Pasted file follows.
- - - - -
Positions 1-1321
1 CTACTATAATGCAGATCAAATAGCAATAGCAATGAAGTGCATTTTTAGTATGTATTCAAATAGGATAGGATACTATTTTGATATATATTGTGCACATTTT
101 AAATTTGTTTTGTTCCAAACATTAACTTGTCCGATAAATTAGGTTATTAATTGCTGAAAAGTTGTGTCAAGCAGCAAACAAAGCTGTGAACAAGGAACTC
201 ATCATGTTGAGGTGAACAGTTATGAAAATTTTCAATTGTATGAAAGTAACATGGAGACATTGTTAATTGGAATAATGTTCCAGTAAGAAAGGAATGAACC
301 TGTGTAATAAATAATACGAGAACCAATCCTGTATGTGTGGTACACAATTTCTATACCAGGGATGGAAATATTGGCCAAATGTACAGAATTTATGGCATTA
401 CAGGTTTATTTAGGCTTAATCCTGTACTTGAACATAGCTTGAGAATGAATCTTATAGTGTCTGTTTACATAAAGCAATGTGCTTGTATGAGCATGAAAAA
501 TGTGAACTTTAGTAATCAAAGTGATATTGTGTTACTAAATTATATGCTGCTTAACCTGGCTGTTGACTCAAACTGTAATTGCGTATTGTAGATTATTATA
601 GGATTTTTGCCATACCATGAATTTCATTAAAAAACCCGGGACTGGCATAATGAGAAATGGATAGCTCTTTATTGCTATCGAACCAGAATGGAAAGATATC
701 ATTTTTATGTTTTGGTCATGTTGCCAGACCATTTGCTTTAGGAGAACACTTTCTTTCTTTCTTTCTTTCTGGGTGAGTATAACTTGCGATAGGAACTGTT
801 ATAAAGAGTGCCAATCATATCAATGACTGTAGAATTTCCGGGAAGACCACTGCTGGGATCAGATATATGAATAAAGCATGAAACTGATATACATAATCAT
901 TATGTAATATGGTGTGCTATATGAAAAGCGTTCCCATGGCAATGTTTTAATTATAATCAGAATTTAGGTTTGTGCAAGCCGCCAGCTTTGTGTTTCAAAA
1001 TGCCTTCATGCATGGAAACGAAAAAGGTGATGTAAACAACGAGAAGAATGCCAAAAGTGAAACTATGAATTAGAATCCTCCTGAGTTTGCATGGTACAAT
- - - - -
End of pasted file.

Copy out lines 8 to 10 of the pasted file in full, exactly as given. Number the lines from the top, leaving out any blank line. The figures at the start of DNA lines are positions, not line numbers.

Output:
601 GGATTTTTGCCATACCATGAATTTCATTAAAAAACCCGGGACTGGCATAATGAGAAATGGATAGCTCTTTATTGCTATCGAACCAGAATGGAAAGATATC
701 ATTTTTATGTTTTGGTCATGTTGCCAGACCATTTGCTTTAGGAGAACACTTTCTTTCTTTCTTTCTTTCTGGGTGAGTATAACTTGCGATAGGAACTGTT
801 ATAAAGAGTGCCAATCATATCAATGACTGTAGAATTTCCGGGAAGACCACTGCTGGGATCAGATATATGAATAAAGCATGAAACTGATATACATAATCAT